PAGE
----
Sorrow, not guilt

Jason Cole
Yahoo Sports

Nearly 29 years after the fact and NFL fans are still missing the point.

It wasn't Jack Tatum who owed Darryl Stingley an apology. It was the football-crazed world that owed Stingley.

Stingley's death this week at age 55 is another reminder of that inconvenient truth. During an exhibition game in 1978, Tatum, then a safety with the Oakland Raiders, hit New England Patriots wide receiver Stingley. The hit left Stingley paralyzed for the remainder of his life.

In the time since, Tatum's name has become synonymous with cheap hits, leading to the ever-increasing rules about what is legal. Never mind the fact that Tatum had been trained for years to dish out such hits. And never mind the fact that to this day, hits like those are what the fans love to see. Those bone-jarring hits are popularized by everything from video games to ESPN's insipid "Jacked Up" segment.

Despite those realities, Tatum has been vilified because of the result. Tatum was reminded this week about that when Stingley's death hit the news and regurgitated all the old arguments.

"They said on ESPN the other day that I hit him in the back and that's just a lie," Tatum said. "It's amazing to me that they lie like that when they can just look at the hit. They have it on tape."

Tatum was made responsible because no one else, much less the fans and the NFL itself, wanted to look at themselves and think for one second about what they've created.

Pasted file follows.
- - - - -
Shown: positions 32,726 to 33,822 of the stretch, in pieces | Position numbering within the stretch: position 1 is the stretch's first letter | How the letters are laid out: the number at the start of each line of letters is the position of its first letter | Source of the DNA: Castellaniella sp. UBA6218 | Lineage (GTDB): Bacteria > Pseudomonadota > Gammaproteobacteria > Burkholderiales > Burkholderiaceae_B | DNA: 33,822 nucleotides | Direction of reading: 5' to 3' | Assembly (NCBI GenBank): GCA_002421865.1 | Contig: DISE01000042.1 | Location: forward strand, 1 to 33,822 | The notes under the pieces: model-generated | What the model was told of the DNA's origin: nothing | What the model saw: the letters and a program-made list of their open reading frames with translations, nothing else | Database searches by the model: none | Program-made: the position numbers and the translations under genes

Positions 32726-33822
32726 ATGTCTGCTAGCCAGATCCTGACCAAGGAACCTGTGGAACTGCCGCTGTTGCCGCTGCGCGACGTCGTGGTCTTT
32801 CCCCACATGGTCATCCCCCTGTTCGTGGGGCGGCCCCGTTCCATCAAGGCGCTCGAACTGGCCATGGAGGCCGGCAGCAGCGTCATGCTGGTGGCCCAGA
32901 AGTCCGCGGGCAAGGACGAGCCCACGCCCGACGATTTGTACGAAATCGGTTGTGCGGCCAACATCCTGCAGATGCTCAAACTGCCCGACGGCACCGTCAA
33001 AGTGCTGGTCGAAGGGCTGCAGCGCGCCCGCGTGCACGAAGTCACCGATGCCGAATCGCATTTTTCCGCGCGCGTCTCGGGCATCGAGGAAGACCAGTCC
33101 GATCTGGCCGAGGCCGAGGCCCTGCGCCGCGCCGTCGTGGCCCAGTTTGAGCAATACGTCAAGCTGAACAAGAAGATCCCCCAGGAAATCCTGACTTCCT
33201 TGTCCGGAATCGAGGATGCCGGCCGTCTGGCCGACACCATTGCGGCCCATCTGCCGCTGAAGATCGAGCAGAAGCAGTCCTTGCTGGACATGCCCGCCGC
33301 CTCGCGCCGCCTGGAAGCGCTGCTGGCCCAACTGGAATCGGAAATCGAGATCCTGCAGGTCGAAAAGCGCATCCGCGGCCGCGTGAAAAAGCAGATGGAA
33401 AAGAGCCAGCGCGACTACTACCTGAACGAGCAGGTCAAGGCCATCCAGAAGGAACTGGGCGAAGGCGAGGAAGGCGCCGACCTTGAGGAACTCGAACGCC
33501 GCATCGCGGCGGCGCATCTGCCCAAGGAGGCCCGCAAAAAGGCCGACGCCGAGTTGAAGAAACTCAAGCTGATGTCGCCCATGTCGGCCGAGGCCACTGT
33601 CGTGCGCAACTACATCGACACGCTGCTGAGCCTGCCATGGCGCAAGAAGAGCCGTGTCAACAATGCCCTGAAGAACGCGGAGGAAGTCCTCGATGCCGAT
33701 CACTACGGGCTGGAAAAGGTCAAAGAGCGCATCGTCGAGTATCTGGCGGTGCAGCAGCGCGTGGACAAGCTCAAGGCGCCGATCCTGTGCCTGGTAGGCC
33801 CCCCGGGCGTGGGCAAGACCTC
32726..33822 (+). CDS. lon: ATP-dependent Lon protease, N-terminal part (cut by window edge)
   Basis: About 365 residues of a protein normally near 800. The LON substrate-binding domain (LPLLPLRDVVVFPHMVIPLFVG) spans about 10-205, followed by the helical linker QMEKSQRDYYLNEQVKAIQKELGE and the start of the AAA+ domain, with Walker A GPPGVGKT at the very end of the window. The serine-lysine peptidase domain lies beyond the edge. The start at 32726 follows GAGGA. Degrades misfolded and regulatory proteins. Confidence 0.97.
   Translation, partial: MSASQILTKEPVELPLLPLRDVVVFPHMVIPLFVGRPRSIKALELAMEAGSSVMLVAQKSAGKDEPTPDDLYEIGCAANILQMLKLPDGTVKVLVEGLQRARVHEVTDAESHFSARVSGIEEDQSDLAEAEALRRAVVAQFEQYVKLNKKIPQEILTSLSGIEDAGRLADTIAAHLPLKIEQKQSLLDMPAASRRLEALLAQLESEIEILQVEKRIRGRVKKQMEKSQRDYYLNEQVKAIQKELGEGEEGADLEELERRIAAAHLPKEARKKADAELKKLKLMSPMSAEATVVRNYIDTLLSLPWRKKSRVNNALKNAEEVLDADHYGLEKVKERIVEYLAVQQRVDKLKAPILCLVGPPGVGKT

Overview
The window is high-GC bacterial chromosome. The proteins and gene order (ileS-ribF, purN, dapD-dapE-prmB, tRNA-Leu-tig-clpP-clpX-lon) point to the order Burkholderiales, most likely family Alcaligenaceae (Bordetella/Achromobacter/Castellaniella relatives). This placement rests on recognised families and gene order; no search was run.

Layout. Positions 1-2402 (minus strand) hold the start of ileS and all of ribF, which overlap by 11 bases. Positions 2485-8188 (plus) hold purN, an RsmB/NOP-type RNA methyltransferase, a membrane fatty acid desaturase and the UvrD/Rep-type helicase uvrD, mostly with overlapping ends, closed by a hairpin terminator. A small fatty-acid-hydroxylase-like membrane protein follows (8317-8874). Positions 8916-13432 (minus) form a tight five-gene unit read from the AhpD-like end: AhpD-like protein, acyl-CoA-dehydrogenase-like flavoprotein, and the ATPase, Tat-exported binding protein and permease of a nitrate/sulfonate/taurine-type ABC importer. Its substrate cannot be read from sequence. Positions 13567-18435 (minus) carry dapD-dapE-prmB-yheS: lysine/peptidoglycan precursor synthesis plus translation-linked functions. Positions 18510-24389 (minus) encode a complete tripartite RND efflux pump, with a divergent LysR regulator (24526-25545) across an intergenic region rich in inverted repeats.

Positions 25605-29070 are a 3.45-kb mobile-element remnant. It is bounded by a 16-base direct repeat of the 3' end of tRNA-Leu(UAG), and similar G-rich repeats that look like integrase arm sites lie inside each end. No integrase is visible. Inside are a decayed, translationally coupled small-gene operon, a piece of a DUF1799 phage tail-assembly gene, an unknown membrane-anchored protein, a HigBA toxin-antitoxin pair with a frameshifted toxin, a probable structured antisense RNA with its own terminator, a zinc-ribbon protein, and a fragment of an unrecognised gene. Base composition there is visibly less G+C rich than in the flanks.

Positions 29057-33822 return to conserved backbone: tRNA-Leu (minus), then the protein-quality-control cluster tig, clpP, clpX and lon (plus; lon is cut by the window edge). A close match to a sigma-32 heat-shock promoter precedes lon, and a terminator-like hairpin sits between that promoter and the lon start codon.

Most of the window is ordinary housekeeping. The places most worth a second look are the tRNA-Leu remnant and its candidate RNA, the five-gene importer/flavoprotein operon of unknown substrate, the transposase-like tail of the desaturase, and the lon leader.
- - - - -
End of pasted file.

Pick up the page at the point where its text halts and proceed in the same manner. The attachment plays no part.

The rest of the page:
"Yeah, everybody is supposed to play really hard and then get up at the end like nobody is hurt," Tatum said Friday from his home in Oakland, Calif. "It's unrealistic. If you want to play football for a living, you're going to get injured.

"If you went out worrying about getting hurt, you couldn't be a player. You certainly couldn't be a great player."

This isn't to say that Tatum doesn't feel bad about what happened to Stingley. But for Tatum, there is a line between sorrow and guilt.

"I feel sorry for what happened to him," said Tatum, who lost his left leg recently because of diabetes. "I tried to apologize to him a number of times, but people around him wouldn't let that happen."

Tatum said he spoke with Stingley's attorney several times over the years, but nothing ever happened. In a TV interview several years ago, Tatum expressed sorrow again. That part was cut out, Tatum said, because of his steadfast defense of the deeper issue.

Tatum, as he has said many times, will never apologize for how he played. He didn't then and won't now. He is defiant in that regard.

The fateful play with Stingley was one that Tatum had done thousands of time in games and practice. The quarterback dropped back, Tatum dropped into coverage.

The quarterback went to throw over the middle and Tatum sized up the play. He went for the pass, figuring to break up the pass or prevent the catch. Nothing more, nothing less.

The thing that so many people don't understand about football is that there's no half-speed once you put on the uniform.

That was drilled into Tatum's head by men like Woody Hayes, his coach at Ohio State, and then-Raiders coach John Madden.

"The only way to play for Woody Hayes was basic and tough," Tatum said. "There were no fancy West Coast offenses or anything like that. It was your 11 against their 11. Let the best team win."

In that era of football, which we glorify to this day, intimidation won. Little has changed over the years. Tatum thinks the game has gotten worse with all the rules about what's allowed and what's not though the basic premise is still the same.

"It's about who can hit the hardest," Tatum said. "That's what the game is about."

That's also what the fans expect when they pay for tickets or tune in on television – big hits and intimidation.

Of course, the fans don't want to deal with the consequences of hard hits. Sometimes people get hurt. Badly hurt.